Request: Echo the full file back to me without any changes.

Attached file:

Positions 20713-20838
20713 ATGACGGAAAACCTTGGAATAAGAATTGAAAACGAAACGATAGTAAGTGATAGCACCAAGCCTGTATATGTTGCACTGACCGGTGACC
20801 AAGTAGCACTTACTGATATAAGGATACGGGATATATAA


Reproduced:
Positions 20713-20838
20713 ATGACGGAAAACCTTGGAATAAGAATTGAAAACGAAACGATAGTAAGTGATAGCACCAAGCCTGTATATGTTGCACTGACCGGTGACC
20801 AAGTAGCACTTACTGATATAAGGATACGGGATATATAA